Subject: I have found a CD that I think you would enjoy
Finally an RVG !
Walter J. Von Ahn | Jersey City | 03/31/2008
(5 out of 5 stars)
"The third time is a charm. I was disappointed with the sound on the first CD edition of Blue and Sentimental and later picked up the Japanese import that was not much better. The sound on this new RVG edition is outstanding. Rudy Van Gelder has his critics but I doubt they could fault him on this remastering. Certainly he and Ike Quebec knew each other well as Ike was the A & R man for Blue Note and worked with Van Gelder on many recordings. I also think the carefully spaced solos of Grant Green and Quebec lend themselves especially to RVG treatment. What took them so long is the question as this album is considered by many to be Quebec's best.
As usual Ike's selection of material is wonderful. There are two ballads, the title track and "Don't Take Your Love From Me" that Ike handles with such swinging ease and rich sound. It's easy to understand why Lorraine Gordon, the owner of The Village Vanguard still plays and is moved by Ike's music (and this woman, married to both Alfred Lion and Max Gordon has seen her share of greats). "Blues For Charlie" is mostly a Green vehicle and a tribute to Charlie Christian." Minor Impulse" and "Like" are up-tempo Quebec originals that highlight his command of the Blues. "That Old Black Magic" and "It's Alright With Me" are numbers that were left off the original album but sound just fine to my ears.
Finally " Count Every Star" is actually a number recorded and included on Green's " Born To Be Blue" album. I have always loved this number but used to grow impatient listening to Green's guitar work before Ike's solo. Now however I enjoy the intricate playing and Green's exquisite sound but with still a little impatience while anticipating the as near perfect and beautiful a solo as you will ever hear from any tenorman. So there you have it: a great new edition of a wonderful album by one of the best players to pick up a sax.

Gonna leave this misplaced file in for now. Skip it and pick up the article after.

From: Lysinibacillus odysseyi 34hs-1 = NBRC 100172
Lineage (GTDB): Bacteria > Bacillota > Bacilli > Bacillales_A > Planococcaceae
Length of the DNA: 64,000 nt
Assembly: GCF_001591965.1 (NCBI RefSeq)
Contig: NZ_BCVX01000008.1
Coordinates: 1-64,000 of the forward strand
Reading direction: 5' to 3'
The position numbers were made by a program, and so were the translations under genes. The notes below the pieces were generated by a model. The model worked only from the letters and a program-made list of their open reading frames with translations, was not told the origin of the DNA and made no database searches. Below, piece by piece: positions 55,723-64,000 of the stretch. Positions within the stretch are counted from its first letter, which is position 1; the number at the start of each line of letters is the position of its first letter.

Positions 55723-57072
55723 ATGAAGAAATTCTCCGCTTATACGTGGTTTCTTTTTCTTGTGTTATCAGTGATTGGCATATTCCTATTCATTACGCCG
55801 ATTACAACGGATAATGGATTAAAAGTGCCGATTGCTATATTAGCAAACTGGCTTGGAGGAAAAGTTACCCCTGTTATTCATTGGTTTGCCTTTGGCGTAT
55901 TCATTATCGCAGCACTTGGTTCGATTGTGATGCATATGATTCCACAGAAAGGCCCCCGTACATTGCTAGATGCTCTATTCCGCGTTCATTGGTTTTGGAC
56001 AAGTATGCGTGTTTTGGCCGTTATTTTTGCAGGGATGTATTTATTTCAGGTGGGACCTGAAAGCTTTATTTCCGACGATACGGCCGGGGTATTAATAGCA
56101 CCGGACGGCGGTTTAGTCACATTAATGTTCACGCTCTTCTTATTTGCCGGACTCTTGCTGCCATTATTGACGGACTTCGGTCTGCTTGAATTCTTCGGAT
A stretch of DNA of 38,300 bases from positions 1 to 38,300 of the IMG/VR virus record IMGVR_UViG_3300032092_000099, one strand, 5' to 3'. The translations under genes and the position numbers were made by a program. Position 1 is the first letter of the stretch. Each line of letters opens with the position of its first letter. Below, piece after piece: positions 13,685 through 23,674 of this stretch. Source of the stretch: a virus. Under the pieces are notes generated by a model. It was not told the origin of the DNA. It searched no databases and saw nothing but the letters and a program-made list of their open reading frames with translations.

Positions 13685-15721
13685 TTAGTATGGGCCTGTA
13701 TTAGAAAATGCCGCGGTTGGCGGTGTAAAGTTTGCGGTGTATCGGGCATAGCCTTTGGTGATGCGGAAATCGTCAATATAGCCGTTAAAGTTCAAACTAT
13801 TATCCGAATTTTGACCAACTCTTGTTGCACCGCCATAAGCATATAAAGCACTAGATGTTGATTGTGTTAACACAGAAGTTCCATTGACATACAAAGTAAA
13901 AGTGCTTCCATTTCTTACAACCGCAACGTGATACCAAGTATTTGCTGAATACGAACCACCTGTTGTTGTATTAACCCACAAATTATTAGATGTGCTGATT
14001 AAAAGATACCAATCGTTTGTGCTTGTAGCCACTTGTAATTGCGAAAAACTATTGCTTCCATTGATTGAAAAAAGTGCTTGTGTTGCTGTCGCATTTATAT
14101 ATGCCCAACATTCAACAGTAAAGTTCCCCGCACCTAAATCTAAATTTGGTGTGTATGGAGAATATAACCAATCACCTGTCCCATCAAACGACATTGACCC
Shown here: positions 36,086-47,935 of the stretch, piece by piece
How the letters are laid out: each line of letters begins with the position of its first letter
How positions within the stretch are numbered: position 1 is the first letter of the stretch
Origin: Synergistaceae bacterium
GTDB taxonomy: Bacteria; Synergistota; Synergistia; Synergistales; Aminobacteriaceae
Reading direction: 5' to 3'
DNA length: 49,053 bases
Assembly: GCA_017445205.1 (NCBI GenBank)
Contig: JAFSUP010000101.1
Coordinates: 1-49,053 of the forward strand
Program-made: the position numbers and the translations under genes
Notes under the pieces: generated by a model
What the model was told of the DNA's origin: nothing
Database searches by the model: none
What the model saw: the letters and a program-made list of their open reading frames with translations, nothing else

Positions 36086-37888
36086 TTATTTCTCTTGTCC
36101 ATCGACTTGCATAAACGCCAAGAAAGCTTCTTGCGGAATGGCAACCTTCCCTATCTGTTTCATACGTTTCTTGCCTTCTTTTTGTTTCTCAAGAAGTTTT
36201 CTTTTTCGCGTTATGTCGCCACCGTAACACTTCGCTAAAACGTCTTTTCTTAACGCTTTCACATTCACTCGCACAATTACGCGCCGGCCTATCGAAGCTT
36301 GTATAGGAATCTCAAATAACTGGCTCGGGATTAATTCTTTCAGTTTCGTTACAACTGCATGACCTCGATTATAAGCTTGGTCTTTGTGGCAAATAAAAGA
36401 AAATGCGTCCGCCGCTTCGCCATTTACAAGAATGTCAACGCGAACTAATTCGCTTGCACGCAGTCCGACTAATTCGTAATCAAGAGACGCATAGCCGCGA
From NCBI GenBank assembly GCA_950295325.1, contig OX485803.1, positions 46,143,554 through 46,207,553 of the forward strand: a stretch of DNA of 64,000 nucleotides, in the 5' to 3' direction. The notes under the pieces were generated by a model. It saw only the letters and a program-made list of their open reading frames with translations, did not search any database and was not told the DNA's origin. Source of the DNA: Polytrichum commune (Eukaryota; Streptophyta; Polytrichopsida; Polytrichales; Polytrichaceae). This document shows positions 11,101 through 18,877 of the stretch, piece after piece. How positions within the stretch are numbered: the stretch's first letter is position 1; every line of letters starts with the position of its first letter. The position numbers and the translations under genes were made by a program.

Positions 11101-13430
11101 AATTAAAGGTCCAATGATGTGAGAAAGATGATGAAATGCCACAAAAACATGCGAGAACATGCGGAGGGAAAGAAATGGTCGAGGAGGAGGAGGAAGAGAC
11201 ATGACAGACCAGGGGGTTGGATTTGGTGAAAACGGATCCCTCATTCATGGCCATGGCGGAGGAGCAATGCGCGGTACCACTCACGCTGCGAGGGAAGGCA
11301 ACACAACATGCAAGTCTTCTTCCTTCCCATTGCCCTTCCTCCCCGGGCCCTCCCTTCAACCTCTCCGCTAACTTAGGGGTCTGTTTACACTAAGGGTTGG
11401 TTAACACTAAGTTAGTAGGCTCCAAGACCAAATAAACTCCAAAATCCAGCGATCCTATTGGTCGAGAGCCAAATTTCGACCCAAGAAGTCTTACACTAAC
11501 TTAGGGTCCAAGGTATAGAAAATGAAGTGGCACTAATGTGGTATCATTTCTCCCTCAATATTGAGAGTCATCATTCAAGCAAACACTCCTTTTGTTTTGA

A little bit of Ike and a lot of Grant
J. Thomas | Out on the Lost Highway | 03/28/2008
(4 out of 5 stars)
"Ike Quebec has a unique tenor sound and style. It is definetly more gut bucket and bluesy than it is sophisticated. The first few tracks on this disc deliver that sound in spades and that is a good thing. To me the rest of the disc is more of a Grant Green outing and that is a good thing as well but to call this record an Ike Quebec record is misleading. This is a good if not great jazz session from 1961 and it is typical Blue Note with RVG at the helm and the usual suspects as leaders and side men. All RVG reissues are worth owning and this is no exception."
Wayne Dawson | New Zealand | 04/10/2008
(5 out of 5 stars)
"This set (recorded in 1960) is a mixture of blues soaked ballads and up tempo movers that has the interesting instrumental line up of tenor sax, electric guitar, bass and drums. Out of this sense of space Quebec projects a dark and haunting emotional grandeur that remains buttressed by the integrity of his phrasing and will continue to remain fresh in its convictions throughout future generations.
Blue and Sentimental isn't just one of Quebec's finest albums (alongside Heavy Soul); it's one of Grant Greens finest also. The sparse instrumentation coupled with such strong soloing makes them both stand out like three dimensional sound sculptures. The remastering has only emphasised this wonderful clarity.
Much has been mentioned about the ability of rock musicians to fashion songs out of riffs but none do it better than a Jazzman. Minor Impulse, written by Quebec, is `just a riff' that tumbles into a quintessential swinger; Ike's solo is flawless, displaying all the famous hallmarks of his style and is picked up beautifully by Green who contributes with his own high standard of rhythmic lyricism.
The drummer Philly Joe has also benefited from the remastering. The timbre from his snare and cymbals is more audible and Paul Chambers bass lines are typically firm and reassuring. No small wonder that these two musicians contributed so positively in making the Miles Davis band of the mid to late fifties such a success.
Another interesting feature about this line up is the exposed duet interaction between Paul Chambers (bass) and Grant Green (guitar). After Ike's solo on the title track for example, Green solos to the accompaniment of Chambers while Philly Joe almost lays out completely. The result is one of utmost compatibility between Green and Chambers.
As always, Blue Note has adorned the packaging with some great photos-Ike Quebec's Blue & Sentimental has never looked or sounded so good!